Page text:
“The major gossip columnists were more concerned with protecting the industry than with gunning down sinners.” Gloria Swanson
As I mentioned earlier this month, for the first time in YEARS, I don’t have concerts or gigs pending and have had time to be around the house much more, so we decided to do some home improvements. The basement re-do is finished and the KITCHEN re-do has begun. The household is in flux, but the upside is we’ve been organizing as we go. As we’ve organized, I’ve found things I had forgotten about, including a file of letters from a former singer. Last week, I shared portions of the first letter I received from Edie*.
For the month of February, I’ve decided to share portions of these letters and others, as well as some perspectives with you. Hindsight is always 20/20 and with time and age, things become clearer. In a way, these letters bring back a period in my life I had forgotten.
As I read through the letters with a Choral Ethics perspective, they read as classic Choral Ethics dilemmas. While I don’t think I’ve consciously let this situation of my own color my suggestions to ChoralNetters with similar dilemmas, I’m sure they have.
That January, I submitted my report for the six months I had been music director the previous year. And I included a letter to the Pastor describing the letters I had been receiving from Edie. I had been asked to speak with Joanne*, the new choir director, which I did. After speaking with her, I understood their frustrations because Joanne did not seem very well trained or knowledgeable about church choirs. I was kind when I spoke with Joanne, sharing information about choir members and the congregation but don’t think she was receptive. And shared my observations with the Pastor.
Today I share a portion of a letter from the Chair of the Choir Director Search Committee, Carl*. All my correspondents were furious (with each other) and thought I could do something, what, I have no idea. I must have written to Carl because he mentions my letter; I have no memory of doing so.
Carl began his letter saying he was happy to hear from me but hadn’t known any of this was happening until he got to choir practice in mid-January:
“I wasn’t aware of this whole ugly situation until we were supposed to have choir practice on January 16. I say “supposed to” because it ended abruptly when Dotty concluded her shouting tirade with, “I quit!” I might add that through this, Joanne remained calm and self controlled.”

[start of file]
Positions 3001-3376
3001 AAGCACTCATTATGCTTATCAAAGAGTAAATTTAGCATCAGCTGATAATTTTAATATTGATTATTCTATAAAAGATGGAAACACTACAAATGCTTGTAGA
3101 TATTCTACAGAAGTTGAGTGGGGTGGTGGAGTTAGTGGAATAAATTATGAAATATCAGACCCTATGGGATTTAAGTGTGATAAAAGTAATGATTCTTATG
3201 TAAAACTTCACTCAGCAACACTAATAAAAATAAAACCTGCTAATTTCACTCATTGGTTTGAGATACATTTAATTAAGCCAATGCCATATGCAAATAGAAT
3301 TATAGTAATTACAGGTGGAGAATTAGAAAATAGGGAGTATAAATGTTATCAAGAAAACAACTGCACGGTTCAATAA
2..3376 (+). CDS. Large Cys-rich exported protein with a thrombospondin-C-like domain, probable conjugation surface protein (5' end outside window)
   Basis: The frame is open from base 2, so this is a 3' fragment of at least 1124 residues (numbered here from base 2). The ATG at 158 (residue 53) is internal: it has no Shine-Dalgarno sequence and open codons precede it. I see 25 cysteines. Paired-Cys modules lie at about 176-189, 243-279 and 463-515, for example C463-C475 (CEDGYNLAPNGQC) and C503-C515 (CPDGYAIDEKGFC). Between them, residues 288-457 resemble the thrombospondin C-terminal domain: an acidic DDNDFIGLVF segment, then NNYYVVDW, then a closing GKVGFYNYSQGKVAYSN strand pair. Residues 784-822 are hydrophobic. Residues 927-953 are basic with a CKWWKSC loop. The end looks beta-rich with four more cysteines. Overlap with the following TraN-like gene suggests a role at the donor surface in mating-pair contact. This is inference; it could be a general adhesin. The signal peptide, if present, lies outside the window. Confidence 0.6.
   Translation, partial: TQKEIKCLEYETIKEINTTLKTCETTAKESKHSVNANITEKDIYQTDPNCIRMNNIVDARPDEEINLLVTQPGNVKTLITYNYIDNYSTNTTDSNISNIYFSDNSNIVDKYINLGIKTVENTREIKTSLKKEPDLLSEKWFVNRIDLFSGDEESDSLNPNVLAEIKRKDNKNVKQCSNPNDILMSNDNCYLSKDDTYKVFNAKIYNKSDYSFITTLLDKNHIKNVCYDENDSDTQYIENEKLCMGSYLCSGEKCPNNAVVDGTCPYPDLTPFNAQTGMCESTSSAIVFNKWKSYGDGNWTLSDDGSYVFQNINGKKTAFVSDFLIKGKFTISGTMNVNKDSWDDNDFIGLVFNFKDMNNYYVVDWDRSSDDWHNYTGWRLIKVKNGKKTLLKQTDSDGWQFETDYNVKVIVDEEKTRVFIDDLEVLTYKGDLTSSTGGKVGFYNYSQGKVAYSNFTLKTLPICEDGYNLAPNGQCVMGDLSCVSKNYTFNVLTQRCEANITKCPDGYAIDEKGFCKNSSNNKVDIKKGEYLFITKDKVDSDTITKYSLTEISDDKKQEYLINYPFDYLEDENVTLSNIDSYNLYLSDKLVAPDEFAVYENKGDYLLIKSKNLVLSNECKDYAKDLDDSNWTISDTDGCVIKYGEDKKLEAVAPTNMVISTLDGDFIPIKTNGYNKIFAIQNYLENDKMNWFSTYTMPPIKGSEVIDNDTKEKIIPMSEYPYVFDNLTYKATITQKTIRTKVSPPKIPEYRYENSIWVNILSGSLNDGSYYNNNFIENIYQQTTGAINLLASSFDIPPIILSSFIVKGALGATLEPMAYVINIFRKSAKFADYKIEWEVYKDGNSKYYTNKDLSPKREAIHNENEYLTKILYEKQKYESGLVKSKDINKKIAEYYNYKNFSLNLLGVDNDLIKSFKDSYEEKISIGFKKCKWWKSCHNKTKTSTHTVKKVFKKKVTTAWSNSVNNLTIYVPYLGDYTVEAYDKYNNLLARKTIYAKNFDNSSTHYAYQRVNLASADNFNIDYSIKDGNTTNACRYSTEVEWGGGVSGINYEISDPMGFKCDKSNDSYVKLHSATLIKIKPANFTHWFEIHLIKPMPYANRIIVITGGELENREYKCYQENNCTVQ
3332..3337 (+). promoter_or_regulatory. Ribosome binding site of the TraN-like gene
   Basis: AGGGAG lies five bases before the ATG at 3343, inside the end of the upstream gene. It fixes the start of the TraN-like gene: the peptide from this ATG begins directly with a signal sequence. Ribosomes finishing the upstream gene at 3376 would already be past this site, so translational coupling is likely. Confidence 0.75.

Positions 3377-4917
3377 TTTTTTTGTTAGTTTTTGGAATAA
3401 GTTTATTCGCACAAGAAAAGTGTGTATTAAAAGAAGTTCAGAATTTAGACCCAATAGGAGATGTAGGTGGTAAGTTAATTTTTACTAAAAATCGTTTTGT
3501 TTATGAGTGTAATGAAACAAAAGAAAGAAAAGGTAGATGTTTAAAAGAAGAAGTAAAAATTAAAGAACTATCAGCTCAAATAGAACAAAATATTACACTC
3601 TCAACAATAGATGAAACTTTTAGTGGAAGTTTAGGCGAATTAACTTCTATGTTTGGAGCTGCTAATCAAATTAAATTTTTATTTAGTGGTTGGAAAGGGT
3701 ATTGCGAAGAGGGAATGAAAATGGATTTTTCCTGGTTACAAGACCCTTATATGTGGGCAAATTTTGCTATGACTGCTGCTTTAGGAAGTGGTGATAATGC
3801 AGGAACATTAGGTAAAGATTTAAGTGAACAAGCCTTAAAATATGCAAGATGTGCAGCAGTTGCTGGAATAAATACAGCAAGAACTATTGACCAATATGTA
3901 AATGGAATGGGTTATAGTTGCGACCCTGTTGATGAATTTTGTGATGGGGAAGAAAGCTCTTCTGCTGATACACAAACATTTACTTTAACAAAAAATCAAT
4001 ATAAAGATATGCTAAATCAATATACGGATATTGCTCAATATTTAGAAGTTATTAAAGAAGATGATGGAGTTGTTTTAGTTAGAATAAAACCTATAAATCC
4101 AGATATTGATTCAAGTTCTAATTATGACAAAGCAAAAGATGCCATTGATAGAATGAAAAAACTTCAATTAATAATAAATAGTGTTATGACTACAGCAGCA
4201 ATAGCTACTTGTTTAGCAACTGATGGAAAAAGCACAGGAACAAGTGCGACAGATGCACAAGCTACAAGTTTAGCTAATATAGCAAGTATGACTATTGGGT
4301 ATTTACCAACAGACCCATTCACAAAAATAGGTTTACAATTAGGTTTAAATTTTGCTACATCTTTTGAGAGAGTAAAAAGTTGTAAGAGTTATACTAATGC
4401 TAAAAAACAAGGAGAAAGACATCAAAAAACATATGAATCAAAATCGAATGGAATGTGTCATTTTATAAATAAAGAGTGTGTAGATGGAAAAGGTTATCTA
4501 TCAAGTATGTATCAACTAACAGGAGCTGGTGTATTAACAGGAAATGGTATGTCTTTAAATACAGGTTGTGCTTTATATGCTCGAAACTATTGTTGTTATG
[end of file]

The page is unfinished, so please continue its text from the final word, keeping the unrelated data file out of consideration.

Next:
Carl defended how they went about finding a new choir director and believed they deserved what they got with Joanne because they weren’t a very big congregation and had been lucky with me. He also describes how Dotty had temper tantrums before several worship services and how several choir members, especially Edie, had it out for Joanne. He tells me the Pastor had tried to pay a call on Edie and her husband but wasn’t allowed in. He ends with this:
“I’m pondering as to who might have made the “hysterical phone calls.” Right now I guess we’re all candidates, except for me of course.”
I had regularly been getting phone calls from Dotty* (the organist), several choir members, and Edie herself. Most of these calls were late at night and my callers were upset. They must have gotten home from a church meeting or rehearsal and decided to call me. I remember one choir member, Kath*, told me she wanted me to know what was happening to the quality program I had worked so hard to build. She also was threatening to leave the choir and the church.
After reading through Carl’s letter several times, as well as Edie’s, my memory is jogged about a few things. I believe I wrote to several choir members and Dotty regularly, as they did to me. None of their cards and letters were in my files, probably because they were ordinary, normal letters exchanged between friends. I believe I saved these particular letters because they had to do with my former job, and I was worried I would need proof, or something. I can also tell you quite confidently, I cannot remember Edie AT ALL. I can picture others quite clearly, but not her. That should tell you something.
Next week, I’ll wrap up this trip down Memory Lane and share portions of other letters from Edie. And I will tell you, from a Choral Ethics perspective, what I SHOULD have done.
Until next week, be well and be safe.
I am taking my Choral Ethics Blogs to my chamber choir’s Facebook page for the foreseeable future. Please join me there this morning! https://www.facebook.com/themidwestmotetsociety/